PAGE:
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“Now, they prick pins at a tissue
John Davidson's Introduction
- Letter XXXV.
- Governor of Guienne, 1716-1719.
- See p. 7 [Montesquieu's introduction].
- So called because they wore a cap of the shape of a mortar, made of black velvet, ornamented with a gold band.
- Letter LXXVIII.
- Letter LXXXVI.
- Letter LXXV.
- Letter LXXXI.
- Letter CXV.
- Letters CIII., CIV.
- Letter CXXII.
- His "tranquil chaos" was what Carlyle admired most in Tennyson.
- Garat, "Mémoires sur le Dix-huitième Siècle."
- Sayoux, "Le Dix-huitième Siècle à l'Etranger."
- Fr.Hardy, "Memoirs of Charlemont."
- Maupertuis, "Éloge de Montesquieu."
- Garat, "Mémoires sur le Dix-huitième Siècle."
- D'Alembert, "Éloge de Montesquieu."
- Laplace, "Pièces intéressantes et peu connues."
Some Reflections on the Persian Letters
- These reflections first appeared as an introduction to the quarto edition of the "Persian Letters" (1754), and have always been ascribed to Montesquieu himself.
- A seraglio is a royal dwelling. Montesquieu used the world as if were synonymous with harem, the name of the portion of an oriental mansion in which the women are sequestered.
- Probably an allusion to Lord Lyttleton's "Letters of Selim," published in English in 1735, and shortly afterwards translated into French.
- A reference to the "Lettres Turques" of Sainte-Foix, which in the edition of 1740 appeared collectively with the "Persian Letters."
- At one time Montesquieu intended to remove what he called "certain juvenilia" from the "Persian Letters;" but the intention was never carried out.
- Some of these letters were added in the edition of 1754.
- This lady has been identified as the author's wife.
- Fatima, daughter of Mohammed, and wife of Ali--according to the Koran, one of the four perfect women.
- More correctly, Safar, the second month of the Arabian year.
- More correctly Muharram, the first month of the Persian year. Zachi's letter was, therefore, written about a month before the two that precede it.
- Rabi means "the spring" in Persian. Rabi-ul-awal, "the first (month) of spring," is the third of the Arabian year.
- The Persians generally belong to the sect of Shiites, who consider Abu Bekr, Omar, and Othman, the first three successors of Mohammed, as usurpers, and regard Ali, the cousin and son-in-law of the prophet as the first Iman, and equal to Mohammed. The Shiites also reject as unworthy of credit the Sonna, a collection of traditions which is the canon of the faith of the Sunites, the sect to which the Turks belong.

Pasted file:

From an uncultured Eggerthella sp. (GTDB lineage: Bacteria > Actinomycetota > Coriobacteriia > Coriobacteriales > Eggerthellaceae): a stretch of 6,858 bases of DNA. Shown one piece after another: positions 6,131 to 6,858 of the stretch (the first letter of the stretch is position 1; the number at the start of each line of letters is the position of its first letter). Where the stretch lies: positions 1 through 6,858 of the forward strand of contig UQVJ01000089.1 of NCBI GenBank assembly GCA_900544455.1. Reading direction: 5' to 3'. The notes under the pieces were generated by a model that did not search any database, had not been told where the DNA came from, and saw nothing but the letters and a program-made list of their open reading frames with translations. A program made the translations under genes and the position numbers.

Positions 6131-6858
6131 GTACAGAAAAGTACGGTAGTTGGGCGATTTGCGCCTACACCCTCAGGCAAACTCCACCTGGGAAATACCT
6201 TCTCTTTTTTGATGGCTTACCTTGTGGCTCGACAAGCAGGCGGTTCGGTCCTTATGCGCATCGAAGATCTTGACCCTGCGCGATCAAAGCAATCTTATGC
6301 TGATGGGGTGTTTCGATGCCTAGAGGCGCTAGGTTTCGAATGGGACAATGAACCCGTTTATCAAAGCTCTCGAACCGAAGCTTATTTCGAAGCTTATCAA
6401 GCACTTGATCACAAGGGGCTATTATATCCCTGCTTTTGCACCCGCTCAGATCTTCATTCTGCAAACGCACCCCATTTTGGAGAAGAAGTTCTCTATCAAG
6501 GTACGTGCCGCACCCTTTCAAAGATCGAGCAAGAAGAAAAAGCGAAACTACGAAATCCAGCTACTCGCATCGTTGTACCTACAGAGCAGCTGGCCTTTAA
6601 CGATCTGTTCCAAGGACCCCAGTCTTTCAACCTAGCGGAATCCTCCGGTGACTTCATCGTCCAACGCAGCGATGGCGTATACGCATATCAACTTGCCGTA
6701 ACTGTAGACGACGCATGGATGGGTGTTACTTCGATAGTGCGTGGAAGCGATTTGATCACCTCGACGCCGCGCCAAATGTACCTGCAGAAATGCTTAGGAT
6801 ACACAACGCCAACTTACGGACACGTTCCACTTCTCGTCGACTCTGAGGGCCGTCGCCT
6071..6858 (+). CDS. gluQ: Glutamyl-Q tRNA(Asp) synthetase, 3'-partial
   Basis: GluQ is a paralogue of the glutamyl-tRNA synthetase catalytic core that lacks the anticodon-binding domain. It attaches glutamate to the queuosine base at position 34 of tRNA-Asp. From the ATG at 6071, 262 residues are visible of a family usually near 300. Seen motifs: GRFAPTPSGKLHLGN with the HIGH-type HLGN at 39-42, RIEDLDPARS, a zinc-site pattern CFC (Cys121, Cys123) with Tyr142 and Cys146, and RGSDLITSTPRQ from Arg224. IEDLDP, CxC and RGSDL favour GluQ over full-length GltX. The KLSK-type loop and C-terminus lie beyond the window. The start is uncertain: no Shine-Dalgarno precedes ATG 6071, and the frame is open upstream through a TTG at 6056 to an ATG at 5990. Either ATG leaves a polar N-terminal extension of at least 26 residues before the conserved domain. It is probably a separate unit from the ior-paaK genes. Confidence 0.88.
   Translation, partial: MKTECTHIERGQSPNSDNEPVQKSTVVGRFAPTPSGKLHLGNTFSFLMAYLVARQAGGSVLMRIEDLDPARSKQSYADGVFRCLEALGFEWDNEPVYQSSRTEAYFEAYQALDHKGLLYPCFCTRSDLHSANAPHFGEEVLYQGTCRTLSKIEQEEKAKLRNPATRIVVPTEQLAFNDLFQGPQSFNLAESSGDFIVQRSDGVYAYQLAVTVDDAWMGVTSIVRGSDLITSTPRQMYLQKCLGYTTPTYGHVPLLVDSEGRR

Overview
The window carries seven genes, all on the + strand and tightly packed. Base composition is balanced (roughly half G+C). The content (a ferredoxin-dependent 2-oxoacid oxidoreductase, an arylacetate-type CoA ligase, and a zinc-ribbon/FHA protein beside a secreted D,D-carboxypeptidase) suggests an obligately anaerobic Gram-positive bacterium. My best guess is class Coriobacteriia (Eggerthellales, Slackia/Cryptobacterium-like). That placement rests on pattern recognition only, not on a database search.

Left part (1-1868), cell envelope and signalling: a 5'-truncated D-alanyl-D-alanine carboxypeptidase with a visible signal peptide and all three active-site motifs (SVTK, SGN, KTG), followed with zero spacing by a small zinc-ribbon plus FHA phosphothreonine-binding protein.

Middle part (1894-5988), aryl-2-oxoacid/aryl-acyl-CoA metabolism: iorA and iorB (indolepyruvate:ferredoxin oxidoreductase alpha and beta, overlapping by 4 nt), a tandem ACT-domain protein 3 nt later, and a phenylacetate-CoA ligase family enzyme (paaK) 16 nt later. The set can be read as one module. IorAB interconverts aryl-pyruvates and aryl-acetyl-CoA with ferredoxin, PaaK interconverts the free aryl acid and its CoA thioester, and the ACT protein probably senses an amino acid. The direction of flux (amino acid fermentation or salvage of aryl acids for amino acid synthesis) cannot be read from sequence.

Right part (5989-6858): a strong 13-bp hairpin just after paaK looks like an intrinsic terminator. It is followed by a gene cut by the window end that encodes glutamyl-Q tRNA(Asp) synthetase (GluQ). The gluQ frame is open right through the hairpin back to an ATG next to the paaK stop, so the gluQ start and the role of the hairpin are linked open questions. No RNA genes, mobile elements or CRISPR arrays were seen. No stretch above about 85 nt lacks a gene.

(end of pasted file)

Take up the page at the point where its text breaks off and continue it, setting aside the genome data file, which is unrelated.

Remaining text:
- In Persia the women are confined much more closely than among the Turks or Indians.--(M.)
- The two Gemmadis, or Gemalis, are the fifth and sixth months of the Persian year. Gemal-i-ul-awal is the first of these.
- This is the only letter to Ibbi, and there is only one from him, the XXXIX. He must not be confounded with Ibben, to whom many letters are addressed.
- Revers in the original. M. Laboulaye asserts that Montesquieu is the only writer who uses revers in the sense of revanche; but Littré gives examples of a similar use of the word in Molière and Bossuet.
- Montesquieu spells it “Mollaks.” In Persia the mollah is a devotee; in Turkey, a judge.
- “Essayer la mienne,” a Gascon provincialism for “user,” &c. the meaning is, therefore, as above, and not “to test mine.”
- Herodotus , Plutarch, Pomponius Mela, and Pliny the Elder, are the authorities for the Troglodites.
- Contradictions of assertions in Pomponius Mela.
- Gemal-i-ul-sani, the sixth month of the Persian year.
- In Montesquieu’s time it was not uncommon for parents of noble descent to compel their daughters to enter a convent in order that the eldest son might have greater means of display.
- Letter XV. is the first of those added in the edition of 1754.
- The three tombs are those of Fatima and two votaries of her family.
- Zufagar, or Zoulfegar, the name of a double-bladed sword given by Mohammed to Ali. It was treasured for many years in the palace of the califs, until one of the successors of Abdoullah II. broke it by accident while hunting. A representation of this sword still appears on the flag of the Turkish navy.
- The first twelve successors of Mohammed were the Imans, or holy men. To address any one as the "thirteenth Iman" is, therefore, a high compliment.
- In the original, "as one distinguishes at daybreak the white thread from the black." According to the Mussulmans, day begins when there is light enough to make this distinction.
- More correctly, Shaban, the eighth month of the Persian year.
- Mohammedan tradition.-(M.)
- That is to say, the new inventions of the European nations.
- These are, apparently, the Knights of Malta.-(M.)
- More correctly, Zilkaid, the eleventh month of the Persian year.
- According to the persians there are a hundred thousand prophets. (See letter XLI.)
- The second of those added in 1754.
- The Persian women wear four.---(M.)
- Louis XIV